The functioning of coral reef communities along environmental gradients
|Other Titles:||Die Funktionsweise von Korallenriffgemeinschaften entlang von Umweltgradienten||Authors:||Plass-Johnson, Jeremiah||Supervisor:||Teichberg, Mirta||1. Expert:||Bischof, Kai||2. Expert:||Wolf, Matthias||Abstract:||
One of the primary challenges in ecology is to understand how environmental disturbance affects diversity and community structure, and what are the subsequent consequences on ecosystem functioning. Coral reefs are some of the most diverse ecosystems on the planet resulting in complex sets of interactions between benthic, habitat-forming constituents and mobile fish consumers. However, scleractinian corals, the primary habitat engineers, are dependent on high-light, low-nutrient water conditions and thus are highly responsive when the environment varies from this status. In Southeast Asia, an increase in human coastal populations centred around urban areas has resulted in extensive changes to the coastal environment such as degraded water quality and removal of fish consumers. This has resulted in highly varied abiotic and biotic conditions in relation with distance from the shore. Often, coral reefs closer to shore are much lower in benthic and fish diversity than those further from anthropogenic influences, with direct impacts on ecosystem functioning. Therefore the aim of this thesis was to explore coral reef ecosystem functioning with respect to changes in benthic community structure and fish diversity in relation to varying environmental conditions in the Spermonde Archipelago, Indonesia. A combination of observational, experimental and theoretical analyses were conducted on the functioning of coral reefs using eight islands on a transect of increasing distance from the mainland, varying from 1 to 55 km. At these eight sites, benthic and pelagic surveys identified variation in the status of coral reef communities, while recruitment and feeding assays identified variation in important ecological processes. Lastly, experimental observations were further qualified with stable isotope analysis and the application of contemporary indices of functional diversity. It was found that indeed, the coral reefs varied along a continuum of structure, assemblage and processes. Increasing distance from shore was associated with greater live coral cover and structural complexity, while sites closer to shore were dominated by turf algae and rubble. Furthermore, turf algae was observed as playing a particularly important role, as this group was dominant during recruitment and subsequent development of open benthic space as supplied by terracotta tiles. Fish diversity, along with redundancy in the important herbivore group, also increased with distance from shore, resulting in an increasingly diverse response to Sargassum and Padina assays. The functional composition of the fish assemblages became increasingly variable with loss in coral cover and structural complexity, suggesting communities become destabilised under habitat degradation. Furthermore, stable isotope analysis indicated that the trophic niche of a fish species can increase at sites with more degradation suggesting varying functional utility. However, functioning is not determined only by exposure to chronic, abiotic conditions. Outbreaks of the crown-of-thorns starfish (Acanthaster planci) and mechanical destruction (bomb fishing) resulted in extreme loss of live coral. At these sites, biological and functional diversity displayed some of the lowest values among all sites. Coral reefs can exist in systems with altered water condition if physiological and ecological capacity of the organisms allow for their continuation. Nevertheless, degraded water condition will select against many species, resulting not only in the observed lower biological diversity, but also in less species taking part in functional roles as reflected in higher functional variability. Combined, these results show that the functioning of coral reefs does not exist in discrete states; rather, their functioning is a result of abiotic stressors and biological feedbacks. It is becoming increasingly clear that pristine coral reefs are not a reality in many cases around the world. Thus understanding coral reef functioning at all stages of degradation will help with future management. This thesis adds to the ever-growing knowledge about disturbed coral reefs, but more importantly, it describes the changing relationship between diversity and functioning of coral reefs in relation to disturbance.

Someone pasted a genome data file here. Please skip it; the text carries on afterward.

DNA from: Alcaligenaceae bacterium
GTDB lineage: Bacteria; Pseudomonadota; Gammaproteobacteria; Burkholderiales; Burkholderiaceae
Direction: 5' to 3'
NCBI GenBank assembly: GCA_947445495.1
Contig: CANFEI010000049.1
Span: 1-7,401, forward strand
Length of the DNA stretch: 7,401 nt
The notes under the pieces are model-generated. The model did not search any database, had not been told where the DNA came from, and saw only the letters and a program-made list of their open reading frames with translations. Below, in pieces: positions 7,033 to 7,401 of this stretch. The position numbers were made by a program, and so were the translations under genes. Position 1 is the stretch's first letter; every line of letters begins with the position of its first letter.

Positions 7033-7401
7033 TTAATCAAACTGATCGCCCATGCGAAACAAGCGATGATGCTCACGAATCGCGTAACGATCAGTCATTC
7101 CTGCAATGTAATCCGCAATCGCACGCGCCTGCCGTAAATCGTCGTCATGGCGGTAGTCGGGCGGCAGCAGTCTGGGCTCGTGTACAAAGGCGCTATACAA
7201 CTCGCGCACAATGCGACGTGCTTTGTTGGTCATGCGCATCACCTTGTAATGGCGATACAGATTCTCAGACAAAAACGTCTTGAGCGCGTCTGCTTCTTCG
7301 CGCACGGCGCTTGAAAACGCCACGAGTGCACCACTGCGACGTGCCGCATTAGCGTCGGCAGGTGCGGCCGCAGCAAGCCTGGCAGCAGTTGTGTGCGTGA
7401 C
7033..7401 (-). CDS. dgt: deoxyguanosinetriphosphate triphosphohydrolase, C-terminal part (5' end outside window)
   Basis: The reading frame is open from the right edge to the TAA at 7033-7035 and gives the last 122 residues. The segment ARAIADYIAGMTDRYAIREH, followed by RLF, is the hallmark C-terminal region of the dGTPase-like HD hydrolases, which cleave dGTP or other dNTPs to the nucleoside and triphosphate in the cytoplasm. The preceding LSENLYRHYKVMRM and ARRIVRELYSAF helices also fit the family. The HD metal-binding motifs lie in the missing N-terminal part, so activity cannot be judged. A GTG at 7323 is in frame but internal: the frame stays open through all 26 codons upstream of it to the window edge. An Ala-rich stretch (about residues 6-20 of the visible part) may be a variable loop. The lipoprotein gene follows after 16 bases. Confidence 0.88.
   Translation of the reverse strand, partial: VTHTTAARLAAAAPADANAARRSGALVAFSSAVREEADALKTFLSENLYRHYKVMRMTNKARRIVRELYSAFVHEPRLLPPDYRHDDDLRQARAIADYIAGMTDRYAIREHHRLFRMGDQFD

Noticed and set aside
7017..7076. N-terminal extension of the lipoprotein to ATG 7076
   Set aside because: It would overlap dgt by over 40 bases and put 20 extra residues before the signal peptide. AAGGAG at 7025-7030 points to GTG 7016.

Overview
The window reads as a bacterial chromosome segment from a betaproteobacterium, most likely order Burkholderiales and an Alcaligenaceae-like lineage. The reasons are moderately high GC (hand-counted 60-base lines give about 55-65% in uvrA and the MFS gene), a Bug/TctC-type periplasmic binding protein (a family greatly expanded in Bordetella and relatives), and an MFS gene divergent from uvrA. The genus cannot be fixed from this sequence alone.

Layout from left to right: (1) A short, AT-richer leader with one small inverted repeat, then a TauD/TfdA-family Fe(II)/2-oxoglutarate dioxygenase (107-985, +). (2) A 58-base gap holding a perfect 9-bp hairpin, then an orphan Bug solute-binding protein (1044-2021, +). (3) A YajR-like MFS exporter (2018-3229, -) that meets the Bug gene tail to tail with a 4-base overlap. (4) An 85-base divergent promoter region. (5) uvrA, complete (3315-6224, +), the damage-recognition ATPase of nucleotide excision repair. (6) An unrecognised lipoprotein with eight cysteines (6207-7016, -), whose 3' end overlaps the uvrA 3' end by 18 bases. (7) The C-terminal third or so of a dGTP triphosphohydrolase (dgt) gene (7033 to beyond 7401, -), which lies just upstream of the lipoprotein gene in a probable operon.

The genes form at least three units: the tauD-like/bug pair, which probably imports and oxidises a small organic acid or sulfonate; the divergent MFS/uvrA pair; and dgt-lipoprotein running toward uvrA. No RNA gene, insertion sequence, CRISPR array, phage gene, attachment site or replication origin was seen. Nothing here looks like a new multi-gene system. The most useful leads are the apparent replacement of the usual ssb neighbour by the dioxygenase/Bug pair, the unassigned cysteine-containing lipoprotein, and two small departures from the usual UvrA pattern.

|Keywords:||Coral reefs, functioning, herbivory, disturbance, ecosystem functioning, traits, variability, stable isotopes, exclusion experiment, recruitment||Issue Date:||21-Jul-2015||URN:||urn:nbn:de:gbv:46-00104654-14||Institution:||Universität Bremen||Faculty:||FB2 Biologie/Chemie|
|Appears in Collections:||Dissertationen|
checked on Sep 22, 2020
checked on Sep 22, 2020
Items in Media are protected by copyright, with all rights reserved, unless otherwise indicated.